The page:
With its neo-noir aesthetic, its sensorial depiction of female sexual desire and its hallucinatory representation of the journey from teen to adult, Kissing Candice is part Streets of Fire, part Raw and part Donnie Darko. However, what keeps the movie feeling fresh and exciting, as opposed to derivative, is Aoife McArdle’s direction. Coming from a music video background, she emphasises mood and visuals over the story. Kissing Candice could be viewed without audio, and audiences would still be transfixed by its imagery; a burning toy house in the middle of a road, a dream in which a man walks stoically as his arm is on fire, a party-goer’s creepy mask at a neon-drenched nightmare rave.

While the glossy music video aesthetic for the most part works to the film’s favour, occasionally Kissing Candice feel more like long-form accompaniment to Jon Clarke’s pulsating score. This is particularly noticeable in the movie’s oblique denouement which would work better in an experimental music promo than a narrative feature.

Still, McArdle deserves credit for doing something revelatory. She manages to convey the stark brutal reality of living in some parts of Ireland but in a way which looks as incredible as a Michael Mann joint. Also, as mentioned in the first paragraph, McArdle seems to be making a commentary on the lasting impact on The Troubles. The murderous gangs that populate Kissing Candice, Donal remarks, are the sons of those who fought in the conflict. Perhaps, the violence is not quite over yet.

 

Kissing Candice screened on Friday, 2nd March 2018 as part of the Audi Dublin International Film Festival (21 February – 4th March).

 

 

 

 

 

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Review of Irish Film @ ADIFF 2018: Good Favour

Stephen Porzio wanders into Rebecca Daly’s haunting parable.

Rebecca Daly is an interesting filmmaker. In 2016 she made Mammal, a critically acclaimed Irish drama that got some recognition abroad and helped launch Barry Keoghan’s career pre-Dunkirk. With that under their belt, most writer-directors would attempt to get a big-name star in their next movie or go stateside and make something more commercial. Daly bucks this trend with Good Favour, an atmospheric religious parable set in a German Catholic community isolated by forest from the outside world.

The film begins with young man, Tom (Vincent Romeo), stumbling into the mysterious village injured. After initial hesitance from the locals, the newcomer becomes apart of the community. However, there is something eerie about the parish. A child goes missing and the leaders of the ‘compound’ hide it from the police; a sick elderly woman is refused to leave the village to get urgent hospital care; children are warned about an invisible boundary in the surrounding woods they can never cross. Meanwhile, something about Tom is strange too. His wounds do not appear to be healing and kids begin to follow him around as if he is the Pied Piper.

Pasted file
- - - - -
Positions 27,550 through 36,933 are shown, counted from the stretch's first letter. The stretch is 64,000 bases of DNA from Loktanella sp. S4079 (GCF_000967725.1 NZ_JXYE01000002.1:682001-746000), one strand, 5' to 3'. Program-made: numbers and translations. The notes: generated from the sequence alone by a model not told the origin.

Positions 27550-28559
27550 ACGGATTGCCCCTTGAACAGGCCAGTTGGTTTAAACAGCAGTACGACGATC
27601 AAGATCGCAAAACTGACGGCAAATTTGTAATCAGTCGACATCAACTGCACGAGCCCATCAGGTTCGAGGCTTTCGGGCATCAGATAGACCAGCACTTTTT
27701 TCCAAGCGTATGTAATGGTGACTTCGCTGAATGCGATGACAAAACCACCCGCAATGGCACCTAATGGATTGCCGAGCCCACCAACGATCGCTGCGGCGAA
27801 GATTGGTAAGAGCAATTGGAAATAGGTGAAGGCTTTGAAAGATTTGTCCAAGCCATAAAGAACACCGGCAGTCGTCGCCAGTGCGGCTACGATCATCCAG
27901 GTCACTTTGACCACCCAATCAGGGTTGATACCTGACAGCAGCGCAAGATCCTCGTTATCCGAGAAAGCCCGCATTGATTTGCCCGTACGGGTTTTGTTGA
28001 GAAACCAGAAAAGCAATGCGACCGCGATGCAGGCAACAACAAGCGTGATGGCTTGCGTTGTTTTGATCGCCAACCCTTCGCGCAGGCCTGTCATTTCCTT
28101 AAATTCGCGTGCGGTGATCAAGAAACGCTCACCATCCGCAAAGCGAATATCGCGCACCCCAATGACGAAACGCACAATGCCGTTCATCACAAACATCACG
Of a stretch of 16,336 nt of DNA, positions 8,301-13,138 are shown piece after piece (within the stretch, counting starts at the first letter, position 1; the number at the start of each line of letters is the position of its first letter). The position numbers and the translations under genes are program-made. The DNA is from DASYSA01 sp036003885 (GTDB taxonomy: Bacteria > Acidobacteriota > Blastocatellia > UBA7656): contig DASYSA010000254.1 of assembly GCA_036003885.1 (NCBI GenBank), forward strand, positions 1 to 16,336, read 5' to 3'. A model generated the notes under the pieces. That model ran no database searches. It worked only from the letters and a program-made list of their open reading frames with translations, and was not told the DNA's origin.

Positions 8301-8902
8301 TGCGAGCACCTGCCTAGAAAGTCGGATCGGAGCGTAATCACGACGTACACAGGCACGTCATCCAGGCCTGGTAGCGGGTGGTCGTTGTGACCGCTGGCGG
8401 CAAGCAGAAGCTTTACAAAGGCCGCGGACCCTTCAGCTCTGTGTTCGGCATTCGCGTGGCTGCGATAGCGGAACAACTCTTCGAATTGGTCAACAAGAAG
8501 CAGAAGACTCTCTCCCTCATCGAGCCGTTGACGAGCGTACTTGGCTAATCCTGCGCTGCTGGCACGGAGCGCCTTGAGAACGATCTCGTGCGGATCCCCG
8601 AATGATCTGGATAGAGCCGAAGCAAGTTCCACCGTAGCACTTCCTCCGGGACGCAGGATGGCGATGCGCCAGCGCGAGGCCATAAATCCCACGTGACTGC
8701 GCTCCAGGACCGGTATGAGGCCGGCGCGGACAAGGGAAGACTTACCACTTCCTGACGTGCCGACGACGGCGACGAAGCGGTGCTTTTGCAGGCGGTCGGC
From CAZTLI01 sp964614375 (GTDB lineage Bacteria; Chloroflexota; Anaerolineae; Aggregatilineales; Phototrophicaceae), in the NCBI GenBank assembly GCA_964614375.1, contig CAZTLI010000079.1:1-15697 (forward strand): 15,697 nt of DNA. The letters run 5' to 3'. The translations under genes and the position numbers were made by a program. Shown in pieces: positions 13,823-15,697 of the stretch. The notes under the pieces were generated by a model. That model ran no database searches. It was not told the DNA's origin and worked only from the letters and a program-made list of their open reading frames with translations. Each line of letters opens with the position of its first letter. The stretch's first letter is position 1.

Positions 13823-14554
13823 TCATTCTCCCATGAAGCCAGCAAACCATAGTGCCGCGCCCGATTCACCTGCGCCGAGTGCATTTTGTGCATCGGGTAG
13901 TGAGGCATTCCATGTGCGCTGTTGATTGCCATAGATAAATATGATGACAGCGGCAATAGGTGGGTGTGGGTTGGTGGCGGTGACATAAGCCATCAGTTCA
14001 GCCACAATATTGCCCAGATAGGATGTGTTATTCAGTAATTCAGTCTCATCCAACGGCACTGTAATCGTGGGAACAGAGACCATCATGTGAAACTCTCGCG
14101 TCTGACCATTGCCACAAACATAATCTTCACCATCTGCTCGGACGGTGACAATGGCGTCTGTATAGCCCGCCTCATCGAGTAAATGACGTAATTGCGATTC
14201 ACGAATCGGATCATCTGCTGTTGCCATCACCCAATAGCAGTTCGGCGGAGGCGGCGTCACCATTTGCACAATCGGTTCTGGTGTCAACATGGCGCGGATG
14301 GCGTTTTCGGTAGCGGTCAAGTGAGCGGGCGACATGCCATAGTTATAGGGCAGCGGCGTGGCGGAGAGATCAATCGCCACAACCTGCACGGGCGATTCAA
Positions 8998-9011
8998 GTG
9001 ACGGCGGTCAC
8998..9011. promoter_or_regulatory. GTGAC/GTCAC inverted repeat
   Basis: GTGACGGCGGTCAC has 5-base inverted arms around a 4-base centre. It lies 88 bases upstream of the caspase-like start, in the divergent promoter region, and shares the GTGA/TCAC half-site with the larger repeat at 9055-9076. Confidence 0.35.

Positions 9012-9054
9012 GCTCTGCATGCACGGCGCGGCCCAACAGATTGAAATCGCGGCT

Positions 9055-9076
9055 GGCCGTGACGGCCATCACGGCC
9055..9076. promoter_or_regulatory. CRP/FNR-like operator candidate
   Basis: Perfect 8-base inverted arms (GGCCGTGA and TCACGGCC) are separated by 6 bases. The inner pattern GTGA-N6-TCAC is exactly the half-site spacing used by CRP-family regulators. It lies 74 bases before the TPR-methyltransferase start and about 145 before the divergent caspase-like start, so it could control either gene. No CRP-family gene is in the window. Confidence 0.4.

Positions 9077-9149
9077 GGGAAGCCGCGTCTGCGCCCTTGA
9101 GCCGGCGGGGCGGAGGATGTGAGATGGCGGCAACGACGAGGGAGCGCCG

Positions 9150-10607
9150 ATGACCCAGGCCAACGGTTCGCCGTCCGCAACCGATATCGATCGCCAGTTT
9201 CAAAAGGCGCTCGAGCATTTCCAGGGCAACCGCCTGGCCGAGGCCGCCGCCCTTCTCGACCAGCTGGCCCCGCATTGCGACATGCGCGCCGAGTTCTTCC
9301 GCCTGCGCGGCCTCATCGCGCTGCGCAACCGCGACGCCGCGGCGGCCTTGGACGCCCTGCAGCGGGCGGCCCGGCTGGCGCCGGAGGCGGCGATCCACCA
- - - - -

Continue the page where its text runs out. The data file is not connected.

Good Favour is a mood piece that manages to sustain itself for most of its running time by provoking in the viewer a sense of unknown dread. Although it never reaches the same level of terror as a movie like Martha Marcy May Marlene, there is some of that film’s DNA within the drama. Daly and co-writer Glenn Montgomery find menace in the malaise. With long scenes of foreboding church sermons: “Those that don’t trust completely in God, don’t just not get his protection. They get his judgement”, and religious rituals (a prolonged scene where a young woman’s head is dunked repeatedly underwater as part of her baptism), the two appear to be highlighting how unsettling it must be to live life completely devoted to an all-powerful being.

That said, despite the film’s impressively pervasive mood, it is a little disappointing that Good Favour never sets a match to its slow petrol-leak style narrative. The whole movie feels like its building to a shocking denouement that never comes, meandering instead to the finish line. Meanwhile, one gets a sense that Daly and Montgomery wanted viewers to form their own interpretation of the events which transpire. Yet, they withhold so much information that the viewer never connects with the movie beyond its abstract sense of menace. Every character is an enigma and it’s unclear as to what the film is trying to say. For those that hated the two twists that rounded out M. Night Shyamalan’s similar in tone and setting The Village, Good Favour may quench that thirst for an open-ended art-house chiller. However, while Daly’s latest further cements her as a master of mood, a more focused and engaging story would do her well next time around.

 

Good Favour screened on Tuesday, 27th February as part of the Audi Dublin International Film Festival (21 February – 4th March)

 

https://www.youtube.com/watch?v=8fczr0Q0hwk